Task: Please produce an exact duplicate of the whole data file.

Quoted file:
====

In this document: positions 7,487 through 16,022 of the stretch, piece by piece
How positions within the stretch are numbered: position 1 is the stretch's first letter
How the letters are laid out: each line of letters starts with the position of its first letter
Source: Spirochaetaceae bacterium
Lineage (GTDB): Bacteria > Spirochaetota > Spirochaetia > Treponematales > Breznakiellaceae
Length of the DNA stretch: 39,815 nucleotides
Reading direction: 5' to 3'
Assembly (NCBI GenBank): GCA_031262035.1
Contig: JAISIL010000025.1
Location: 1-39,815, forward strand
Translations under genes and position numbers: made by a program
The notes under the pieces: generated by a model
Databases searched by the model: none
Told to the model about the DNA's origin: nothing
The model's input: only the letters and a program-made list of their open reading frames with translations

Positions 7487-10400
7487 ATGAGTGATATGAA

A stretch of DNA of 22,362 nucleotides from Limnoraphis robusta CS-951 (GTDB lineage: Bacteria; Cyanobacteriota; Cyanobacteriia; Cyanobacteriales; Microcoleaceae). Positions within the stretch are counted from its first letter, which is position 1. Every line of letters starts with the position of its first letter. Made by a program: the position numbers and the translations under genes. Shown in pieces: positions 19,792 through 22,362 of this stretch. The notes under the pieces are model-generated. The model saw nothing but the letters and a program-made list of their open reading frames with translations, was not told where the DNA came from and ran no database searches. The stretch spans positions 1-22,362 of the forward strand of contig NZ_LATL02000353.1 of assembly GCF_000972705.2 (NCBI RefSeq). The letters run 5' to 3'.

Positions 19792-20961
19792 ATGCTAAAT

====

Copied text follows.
In this document: positions 7,487 through 16,022 of the stretch, piece by piece
How positions within the stretch are numbered: position 1 is the stretch's first letter
How the letters are laid out: each line of letters starts with the position of its first letter
Source: Spirochaetaceae bacterium
Lineage (GTDB): Bacteria > Spirochaetota > Spirochaetia > Treponematales > Breznakiellaceae
Length of the DNA stretch: 39,815 nucleotides
Reading direction: 5' to 3'
Assembly (NCBI GenBank): GCA_031262035.1
Contig: JAISIL010000025.1
Location: 1-39,815, forward strand
Translations under genes and position numbers: made by a program
The notes under the pieces: generated by a model
Databases searched by the model: none
Told to the model about the DNA's origin: nothing
The model's input: only the letters and a program-made list of their open reading frames with translations

Positions 7487-10400
7487 ATGAGTGATATGAA

A stretch of DNA of 22,362 nucleotides from Limnoraphis robusta CS-951 (GTDB lineage: Bacteria; Cyanobacteriota; Cyanobacteriia; Cyanobacteriales; Microcoleaceae). Positions within the stretch are counted from its first letter, which is position 1. Every line of letters starts with the position of its first letter. Made by a program: the position numbers and the translations under genes. Shown in pieces: positions 19,792 through 22,362 of this stretch. The notes under the pieces are model-generated. The model saw nothing but the letters and a program-made list of their open reading frames with translations, was not told where the DNA came from and ran no database searches. The stretch spans positions 1-22,362 of the forward strand of contig NZ_LATL02000353.1 of assembly GCF_000972705.2 (NCBI RefSeq). The letters run 5' to 3'.

Positions 19792-20961
19792 ATGCTAAAT